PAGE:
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By giving it the worship of revenge.
Pem. Big. Our souls religiously confirm thy words.

Enter HUBERT.
Hub. Lord, I am hot with haste in seeking you:
Arthur doth live; the king hath sent for you.

Sal. O, he is bold, and blushes not at death:Avaunt, thou hateful villain, get thee ·gone! Hub. I am no villain. Sal.

Must I rob the law ?

[Drawing his sword. Bast. Your sword is bright, sir; put it up again. Sal. Not till I sheath it in a murderer's skin. Hub. Stand back, Lord Salisbury, stand back, I

say; By heaven, I think, my sword's as sharp as yours: I would not have you, lord, forget yourself, Nor tempt the danger of my truelo defence; Lest I, by marking of your rage, forget Your worth, your greatness, and nobility. Big. Out, dunghill! dar'st thou brave a nobleman?

Hub. Not for my life: but yet I dare defend My innocent life against an emperor.

Sal. Thou art a murderer.
Hub.

Do not prove me soll; Yet I am none: Whose tongue soe'er speaks false, Not truly speaks; who speaks not truly, lies.

And in Troilus and Cressida :

--Jove, let Aeneas live,
If to my sword his fate be not the glory,

A thousand complete courses of the sun.' 9 So in Othello :-Keep up your bright swords ; for the dew will rust them.' Both Faulconbridge and Othello speak contemptuously. You have shown that your sword is bright, and now you may put it up again ; you shall not use it.'

10 Honest defence, defence in a good cause

11 Dr. Johnson has, I think, mistaken the sense of this passage, which he explains-Do not make me a murderer, by compelling me to kill you; I am hitherto not a murderer. By 'Do not prove me so' Hubert means do not provoke me, or try my patience so.' This was a common acceptation of the word. "To assay, to prove, to try, to tempt one to do evil' Baret, in v. prove.

Pem. Cut him to pieces.
Bast.

Keep the peace, I say.
Sal. Stand by, or I shall gall you, Faulconbridge.
Bast. Thou wert better gall the devil, Salisbury:
If thou but frown on me, or stir thy foot,
Or teach thy hasty spleen to do me shame,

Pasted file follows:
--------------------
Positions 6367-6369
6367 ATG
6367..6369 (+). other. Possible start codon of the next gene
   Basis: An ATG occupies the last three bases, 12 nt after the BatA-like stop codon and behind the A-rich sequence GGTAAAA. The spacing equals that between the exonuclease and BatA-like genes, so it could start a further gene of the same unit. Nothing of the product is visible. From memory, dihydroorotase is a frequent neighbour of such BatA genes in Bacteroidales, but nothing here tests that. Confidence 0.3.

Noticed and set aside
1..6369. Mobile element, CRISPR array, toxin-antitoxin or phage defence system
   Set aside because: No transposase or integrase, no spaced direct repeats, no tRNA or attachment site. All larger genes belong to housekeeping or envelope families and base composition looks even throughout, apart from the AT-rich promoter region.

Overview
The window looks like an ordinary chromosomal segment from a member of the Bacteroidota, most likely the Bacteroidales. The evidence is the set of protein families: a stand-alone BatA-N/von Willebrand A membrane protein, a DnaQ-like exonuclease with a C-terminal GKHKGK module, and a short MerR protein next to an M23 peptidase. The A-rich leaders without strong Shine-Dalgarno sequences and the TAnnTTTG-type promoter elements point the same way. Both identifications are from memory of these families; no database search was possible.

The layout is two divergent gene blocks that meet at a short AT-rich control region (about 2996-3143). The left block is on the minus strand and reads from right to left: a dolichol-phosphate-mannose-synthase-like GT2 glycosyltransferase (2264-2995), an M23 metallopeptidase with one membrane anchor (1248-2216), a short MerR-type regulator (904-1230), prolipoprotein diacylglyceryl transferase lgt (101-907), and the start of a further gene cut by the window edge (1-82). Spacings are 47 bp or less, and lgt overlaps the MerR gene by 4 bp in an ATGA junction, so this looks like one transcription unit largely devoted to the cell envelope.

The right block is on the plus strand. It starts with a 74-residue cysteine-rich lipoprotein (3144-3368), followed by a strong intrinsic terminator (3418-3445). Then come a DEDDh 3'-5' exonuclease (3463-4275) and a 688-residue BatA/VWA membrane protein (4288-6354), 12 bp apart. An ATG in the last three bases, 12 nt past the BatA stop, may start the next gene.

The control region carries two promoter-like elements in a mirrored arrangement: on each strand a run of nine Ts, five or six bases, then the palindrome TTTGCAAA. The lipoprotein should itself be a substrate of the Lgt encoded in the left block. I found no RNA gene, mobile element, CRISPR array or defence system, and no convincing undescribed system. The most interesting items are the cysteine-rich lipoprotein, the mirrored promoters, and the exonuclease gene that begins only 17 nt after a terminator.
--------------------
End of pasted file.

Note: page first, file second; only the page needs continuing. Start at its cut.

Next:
I'll strike thee dead. Put up thy sword betime;
Or I'll so maul you and your toasting-iron,
That you shall think the devil is come from hell.

Big. What wilt thou do, renowned Faulconbridge? Second a villain, and a murderer? Hub. Lord Bigot, I am none. Big.

Who kill'd this prince? Hub. 'Tis not an hour since I left him well: I honour'd him, I lov'd him; and will weep My date of life out, for his sweet life's loss.

Sal. Trust not those cunning waters of his eyes, For villany is not without such rheum; And he, long traded in it, makes it seem Like rivers of remorse12 and innocency. Away, with me, all you, whose souls abhor The uncleanly savours of a slaughter-house, For I am stifled with this smell of sin. Big. Away, toward Bury, to the Dauphin there! Pem. There, tell the king, he may inquire us out.

[Exeunt Lords. Bast. Here's a good world !-Knew you of this

fair work?
Beyond the infinite and boundless reach
Of mercy, if thou didst this deed of death,
Art thou damn’d, Hubert.
Hub.

Do but hear me, sir.
Bast. Ha! I'll tell thee what;
Thou art damn’d as black,- nay, nothing is so black;
Thon art more deep damn'd than prince Lucifer13:
There is not yet so ugly a fiend of hell
As thou shalt be, if thou didst kill this child.
Hub. Upon my soul,--
Bast.

12 Pity.
13 So in the old play:

'Hell, Hubert, trust me, all the plagues of hell
Hangs on performance of this damned deed;
This seal, the warrant of the body's bliss,
Ensureth Salan chieftain of thy soul.'

If thou didst but consent
To this most cruel act, do but despair,
And, if thou want'st a cord, the smallest thread
That ever spider twisted from her womb
Will serve to strangle thee; a rush will be
A beam to hang thee on; or wouldst thou drown

thyself,
Put but a little water in a spoon,
And it shall be as all the ocean,
Enough to stifle such a villain up.-
I do suspect thee very grievously.